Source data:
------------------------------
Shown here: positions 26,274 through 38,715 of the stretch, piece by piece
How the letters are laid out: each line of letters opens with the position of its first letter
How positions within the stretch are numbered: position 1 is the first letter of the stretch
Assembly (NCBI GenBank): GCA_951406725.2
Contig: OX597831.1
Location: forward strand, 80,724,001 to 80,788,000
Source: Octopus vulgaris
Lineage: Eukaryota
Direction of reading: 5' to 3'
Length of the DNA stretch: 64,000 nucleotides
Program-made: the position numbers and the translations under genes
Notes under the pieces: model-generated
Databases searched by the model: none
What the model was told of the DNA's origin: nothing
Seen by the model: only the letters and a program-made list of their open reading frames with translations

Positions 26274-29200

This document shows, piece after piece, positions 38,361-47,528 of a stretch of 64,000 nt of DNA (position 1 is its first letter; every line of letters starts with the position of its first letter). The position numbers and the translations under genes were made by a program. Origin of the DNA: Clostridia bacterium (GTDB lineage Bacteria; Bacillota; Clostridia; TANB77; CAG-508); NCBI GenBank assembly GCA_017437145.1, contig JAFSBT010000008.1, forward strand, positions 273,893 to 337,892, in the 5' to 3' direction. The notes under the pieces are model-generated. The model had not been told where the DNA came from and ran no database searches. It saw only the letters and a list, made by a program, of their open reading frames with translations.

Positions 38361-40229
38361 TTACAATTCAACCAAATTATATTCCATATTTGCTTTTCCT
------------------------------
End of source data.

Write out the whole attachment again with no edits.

Shown here: positions 26,274 through 38,715 of the stretch, piece by piece
How the letters are laid out: each line of letters opens with the position of its first letter
How positions within the stretch are numbered: position 1 is the first letter of the stretch
Assembly (NCBI GenBank): GCA_951406725.2
Contig: OX597831.1
Location: forward strand, 80,724,001 to 80,788,000
Source: Octopus vulgaris
Lineage: Eukaryota
Direction of reading: 5' to 3'
Length of the DNA stretch: 64,000 nucleotides
Program-made: the position numbers and the translations under genes
Notes under the pieces: model-generated
Databases searched by the model: none
What the model was told of the DNA's origin: nothing
Seen by the model: only the letters and a program-made list of their open reading frames with translations

Positions 26274-29200

This document shows, piece after piece, positions 38,361-47,528 of a stretch of 64,000 nt of DNA (position 1 is its first letter; every line of letters starts with the position of its first letter). The position numbers and the translations under genes were made by a program. Origin of the DNA: Clostridia bacterium (GTDB lineage Bacteria; Bacillota; Clostridia; TANB77; CAG-508); NCBI GenBank assembly GCA_017437145.1, contig JAFSBT010000008.1, forward strand, positions 273,893 to 337,892, in the 5' to 3' direction. The notes under the pieces are model-generated. The model had not been told where the DNA came from and ran no database searches. It saw only the letters and a list, made by a program, of their open reading frames with translations.

Positions 38361-40229
38361 TTACAATTCAACCAAATTATATTCCATATTTGCTTTTCCT